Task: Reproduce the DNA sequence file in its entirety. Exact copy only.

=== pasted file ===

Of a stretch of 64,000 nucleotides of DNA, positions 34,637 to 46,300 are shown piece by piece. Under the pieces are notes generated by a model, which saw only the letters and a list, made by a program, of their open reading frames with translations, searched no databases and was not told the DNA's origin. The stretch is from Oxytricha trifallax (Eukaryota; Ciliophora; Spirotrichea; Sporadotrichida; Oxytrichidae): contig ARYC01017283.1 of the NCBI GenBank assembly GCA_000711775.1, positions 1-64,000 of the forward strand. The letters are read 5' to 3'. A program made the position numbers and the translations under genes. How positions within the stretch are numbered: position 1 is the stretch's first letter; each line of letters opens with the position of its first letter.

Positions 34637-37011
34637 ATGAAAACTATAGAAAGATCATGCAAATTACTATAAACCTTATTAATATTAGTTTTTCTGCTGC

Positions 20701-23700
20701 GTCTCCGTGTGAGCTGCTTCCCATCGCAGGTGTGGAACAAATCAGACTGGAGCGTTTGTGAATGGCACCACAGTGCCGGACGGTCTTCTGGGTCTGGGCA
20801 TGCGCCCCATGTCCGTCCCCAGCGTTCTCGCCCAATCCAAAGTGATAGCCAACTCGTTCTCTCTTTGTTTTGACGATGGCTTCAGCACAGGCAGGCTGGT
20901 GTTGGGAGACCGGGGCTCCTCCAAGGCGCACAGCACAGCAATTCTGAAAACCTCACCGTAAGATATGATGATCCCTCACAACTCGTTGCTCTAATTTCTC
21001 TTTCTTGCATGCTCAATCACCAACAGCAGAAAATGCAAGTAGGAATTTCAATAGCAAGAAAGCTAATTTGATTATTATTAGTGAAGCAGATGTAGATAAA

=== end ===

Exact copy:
Of a stretch of 64,000 nucleotides of DNA, positions 34,637 to 46,300 are shown piece by piece. Under the pieces are notes generated by a model, which saw only the letters and a list, made by a program, of their open reading frames with translations, searched no databases and was not told the DNA's origin. The stretch is from Oxytricha trifallax (Eukaryota; Ciliophora; Spirotrichea; Sporadotrichida; Oxytrichidae): contig ARYC01017283.1 of the NCBI GenBank assembly GCA_000711775.1, positions 1-64,000 of the forward strand. The letters are read 5' to 3'. A program made the position numbers and the translations under genes. How positions within the stretch are numbered: position 1 is the stretch's first letter; each line of letters opens with the position of its first letter.

Positions 34637-37011
34637 ATGAAAACTATAGAAAGATCATGCAAATTACTATAAACCTTATTAATATTAGTTTTTCTGCTGC

Positions 20701-23700
20701 GTCTCCGTGTGAGCTGCTTCCCATCGCAGGTGTGGAACAAATCAGACTGGAGCGTTTGTGAATGGCACCACAGTGCCGGACGGTCTTCTGGGTCTGGGCA
20801 TGCGCCCCATGTCCGTCCCCAGCGTTCTCGCCCAATCCAAAGTGATAGCCAACTCGTTCTCTCTTTGTTTTGACGATGGCTTCAGCACAGGCAGGCTGGT
20901 GTTGGGAGACCGGGGCTCCTCCAAGGCGCACAGCACAGCAATTCTGAAAACCTCACCGTAAGATATGATGATCCCTCACAACTCGTTGCTCTAATTTCTC
21001 TTTCTTGCATGCTCAATCACCAACAGCAGAAAATGCAAGTAGGAATTTCAATAGCAAGAAAGCTAATTTGATTATTATTAGTGAAGCAGATGTAGATAAA